UtterAccess.com
X   Site Message
(Message will auto close in 2 seconds)

Welcome Guest ( Log In | Register )

 
Reply to this topicStart new topic
> Odd Numbers    
 
   
mtfenn
post Jan 13 2007, 02:57 PM
Post #1

New Member
Posts: 18



I'm relatively new to access and have what I hope is a basic question.

Can I get access to return numbers based on whether they are odd or even.

What I want is to make a query that basically looks like this

IIf ([Field]=Odd, yes, no)

or

Iif (Odd([field]), yes, no) --(thats how I do it in excel)

Any thoughts?

Thanks a bunch
Go to the top of the page
 
+
truittb
post Jan 13 2007, 03:15 PM
Post #2

Retired Moderator
Posts: 13,544
From: Texas (Is there anywhere else?)



Welcome to Utter Access.

Use the Mod operator.

IIf(8 Mod 2,"Odd", "Even" )
Go to the top of the page
 
+
mtfenn
post Jan 13 2007, 03:29 PM
Post #3

New Member
Posts: 18



sorry I'm not familiar with this.

where do I select the field to determine if the selected field is odd or even?

what is the 8 and 2?

thanks
Go to the top of the page
 
+
dannyseager
post Jan 13 2007, 04:01 PM
Post #4

UtterAccess VIP
Posts: 13,031
From: Leicester, UK



Using truittb's method would be

IIf([FieldName] Mod 2,"Odd", "Even" )

Alternativly you could use

If(Int([FieldName]/2)<>([FieldName]/2),"Odd","Even")

You can use this expression in many places... form conrols, as a new column in a query, controls in reports...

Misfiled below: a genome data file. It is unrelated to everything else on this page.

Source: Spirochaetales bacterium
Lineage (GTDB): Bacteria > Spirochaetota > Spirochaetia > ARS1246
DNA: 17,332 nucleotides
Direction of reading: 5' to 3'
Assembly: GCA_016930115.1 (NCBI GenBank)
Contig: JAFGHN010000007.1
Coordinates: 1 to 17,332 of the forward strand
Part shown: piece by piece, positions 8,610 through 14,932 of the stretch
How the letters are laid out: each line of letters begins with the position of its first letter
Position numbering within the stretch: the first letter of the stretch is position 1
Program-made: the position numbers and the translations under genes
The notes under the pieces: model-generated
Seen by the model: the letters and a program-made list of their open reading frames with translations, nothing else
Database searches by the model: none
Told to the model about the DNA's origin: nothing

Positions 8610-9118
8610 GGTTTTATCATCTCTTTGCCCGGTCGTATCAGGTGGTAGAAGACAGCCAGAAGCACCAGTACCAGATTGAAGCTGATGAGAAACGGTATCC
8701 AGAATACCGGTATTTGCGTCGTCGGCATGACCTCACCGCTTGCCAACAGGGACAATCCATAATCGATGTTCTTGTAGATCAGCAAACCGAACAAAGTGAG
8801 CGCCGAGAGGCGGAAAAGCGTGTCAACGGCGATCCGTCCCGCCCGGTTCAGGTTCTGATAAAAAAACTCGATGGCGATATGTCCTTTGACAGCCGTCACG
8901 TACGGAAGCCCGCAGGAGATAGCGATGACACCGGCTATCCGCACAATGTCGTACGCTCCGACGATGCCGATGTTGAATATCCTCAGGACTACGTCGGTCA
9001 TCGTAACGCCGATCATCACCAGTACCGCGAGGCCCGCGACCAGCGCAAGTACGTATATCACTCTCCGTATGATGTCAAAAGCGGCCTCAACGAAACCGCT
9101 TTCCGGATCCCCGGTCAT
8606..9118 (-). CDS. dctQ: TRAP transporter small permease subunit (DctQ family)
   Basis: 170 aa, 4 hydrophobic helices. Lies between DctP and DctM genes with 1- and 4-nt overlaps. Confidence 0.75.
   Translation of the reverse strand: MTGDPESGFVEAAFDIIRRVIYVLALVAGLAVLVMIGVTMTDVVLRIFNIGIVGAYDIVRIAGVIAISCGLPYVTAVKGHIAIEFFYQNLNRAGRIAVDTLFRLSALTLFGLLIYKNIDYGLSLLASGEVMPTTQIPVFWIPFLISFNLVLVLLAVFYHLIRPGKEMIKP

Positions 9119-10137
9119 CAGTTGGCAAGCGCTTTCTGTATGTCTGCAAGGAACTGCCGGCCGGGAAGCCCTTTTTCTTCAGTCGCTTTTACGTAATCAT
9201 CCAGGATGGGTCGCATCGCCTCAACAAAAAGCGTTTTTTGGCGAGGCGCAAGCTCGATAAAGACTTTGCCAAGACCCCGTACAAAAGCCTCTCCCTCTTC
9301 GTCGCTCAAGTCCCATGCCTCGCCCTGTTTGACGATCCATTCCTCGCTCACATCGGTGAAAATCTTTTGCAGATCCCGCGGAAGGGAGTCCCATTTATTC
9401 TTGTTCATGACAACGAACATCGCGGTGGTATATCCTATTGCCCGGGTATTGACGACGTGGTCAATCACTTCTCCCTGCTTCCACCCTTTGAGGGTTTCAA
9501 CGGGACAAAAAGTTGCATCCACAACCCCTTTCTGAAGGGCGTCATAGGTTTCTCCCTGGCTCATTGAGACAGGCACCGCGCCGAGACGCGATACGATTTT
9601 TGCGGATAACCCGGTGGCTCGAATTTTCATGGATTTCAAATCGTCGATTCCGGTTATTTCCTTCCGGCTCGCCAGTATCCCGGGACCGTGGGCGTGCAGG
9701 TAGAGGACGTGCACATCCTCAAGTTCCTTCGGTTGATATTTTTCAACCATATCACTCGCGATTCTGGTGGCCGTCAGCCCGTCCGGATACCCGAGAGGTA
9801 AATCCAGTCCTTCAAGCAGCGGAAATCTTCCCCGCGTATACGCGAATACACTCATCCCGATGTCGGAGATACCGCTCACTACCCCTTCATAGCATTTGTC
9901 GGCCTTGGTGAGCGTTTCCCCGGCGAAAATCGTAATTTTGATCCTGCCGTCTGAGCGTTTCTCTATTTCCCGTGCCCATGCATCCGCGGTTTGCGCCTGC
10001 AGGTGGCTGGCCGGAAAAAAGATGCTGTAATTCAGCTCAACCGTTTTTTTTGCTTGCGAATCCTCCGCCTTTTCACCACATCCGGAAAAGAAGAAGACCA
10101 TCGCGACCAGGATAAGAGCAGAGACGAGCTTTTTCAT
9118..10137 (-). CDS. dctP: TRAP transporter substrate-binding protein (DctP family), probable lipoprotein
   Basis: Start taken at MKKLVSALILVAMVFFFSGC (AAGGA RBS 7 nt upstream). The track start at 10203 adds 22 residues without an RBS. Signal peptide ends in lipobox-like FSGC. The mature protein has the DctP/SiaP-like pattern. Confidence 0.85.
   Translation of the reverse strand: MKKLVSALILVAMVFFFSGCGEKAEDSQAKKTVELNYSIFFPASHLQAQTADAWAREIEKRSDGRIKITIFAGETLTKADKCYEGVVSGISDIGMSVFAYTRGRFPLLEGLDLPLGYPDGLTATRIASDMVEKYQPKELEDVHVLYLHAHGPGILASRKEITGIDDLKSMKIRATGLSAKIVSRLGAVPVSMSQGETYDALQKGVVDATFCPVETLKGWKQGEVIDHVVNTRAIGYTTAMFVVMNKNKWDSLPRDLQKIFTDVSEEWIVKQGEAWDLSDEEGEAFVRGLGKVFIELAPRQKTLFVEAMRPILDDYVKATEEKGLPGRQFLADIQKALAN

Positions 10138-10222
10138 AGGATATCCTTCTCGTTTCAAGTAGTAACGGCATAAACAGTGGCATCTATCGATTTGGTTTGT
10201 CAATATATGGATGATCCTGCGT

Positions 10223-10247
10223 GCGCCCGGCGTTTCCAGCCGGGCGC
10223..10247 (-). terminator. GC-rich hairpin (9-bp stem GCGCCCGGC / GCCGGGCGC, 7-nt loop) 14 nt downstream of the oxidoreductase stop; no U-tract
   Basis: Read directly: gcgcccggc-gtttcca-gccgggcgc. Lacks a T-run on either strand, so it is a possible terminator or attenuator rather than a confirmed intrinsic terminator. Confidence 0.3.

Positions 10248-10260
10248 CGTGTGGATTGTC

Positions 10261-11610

Go to the top of the page
 
+
truittb
post Jan 13 2007, 04:20 PM
Post #5

Retired Moderator
Posts: 13,544
From: Texas (Is there anywhere else?)



Thanks Danny

To explain further, Mod is used to divide two numbers and return only the remainder. So 8 Mod 2 is dividing 8 by 2 and there is no remainer so the result is 0. An odd number will always have a remainder 7 Mod 2 will be 1

From Access VBA Help<
Go to the top of the page
 
+
mtfenn
post Jan 13 2007, 11:05 PM
Post #6

New Member
Posts: 18



Thanks everyone, That helps a lot. Works like a charm
Go to the top of the page
 
+
truittb
post Jan 14 2007, 12:15 AM
Post #7

Retired Moderator
Posts: 13,544
From: Texas (Is there anywhere else?)



You are welcome.
Go to the top of the page
 
+
AllyChels
post May 1 2014, 06:43 PM
Post #8

New Member
Posts: 1



Hi Everybody,

This is my first post so I hope all is well! Just want to ask why did the IIF statement return a false value on this IIf(8 Mod 2,"Odd", "Even" ) when there is no logic operator? I'm sorry for the question but I really don't get it and by the way I'm a rookie..... hehehehe!

Thanks in advance!
Go to the top of the page
 
+
cheekybuddha
post May 1 2014, 08:13 PM
Post #9

UtterAccess VIP
Posts: 5,943
From: Telegraph Hill



Hi and welcome to UA!

welcome2UA.gif
This takes advantage of the convention in programming that 0 = FALSE and [any number other than 0, though usually 1 or -1] = TRUE.

Odd numbers will have a remainder of 1 - so this is evaluated as TRUE
So, the expression essentially says: IIf(TRUE,"Odd", "Even" )

Even numbers will have a remainder of 0 - so this is evaluated as FALSE
So, the expression essentially says: IIf(FALSE,"Odd", "Even" )

hth,

d


--------------------


Regards,

David Marten
Go to the top of the page
 
+

Thank you for your support! Reply to this topicStart new topic

Jump To Forum:
 



RSS Search  ·  Go to Top  ·  Lo-Fi Version Time is now: 30th July 2014 - 12:10 PM